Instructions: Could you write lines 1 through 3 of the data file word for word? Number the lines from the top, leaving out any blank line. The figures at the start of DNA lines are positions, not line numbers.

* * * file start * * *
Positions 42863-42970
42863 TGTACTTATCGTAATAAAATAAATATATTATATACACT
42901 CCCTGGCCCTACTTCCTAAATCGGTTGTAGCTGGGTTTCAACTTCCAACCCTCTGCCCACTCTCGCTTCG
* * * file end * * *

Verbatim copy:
Positions 42863-42970
42863 TGTACTTATCGTAATAAAATAAATATATTATATACACT
42901 CCCTGGCCCTACTTCCTAAATCGGTTGTAGCTGGGTTTCAACTTCCAACCCTCTGCCCACTCTCGCTTCG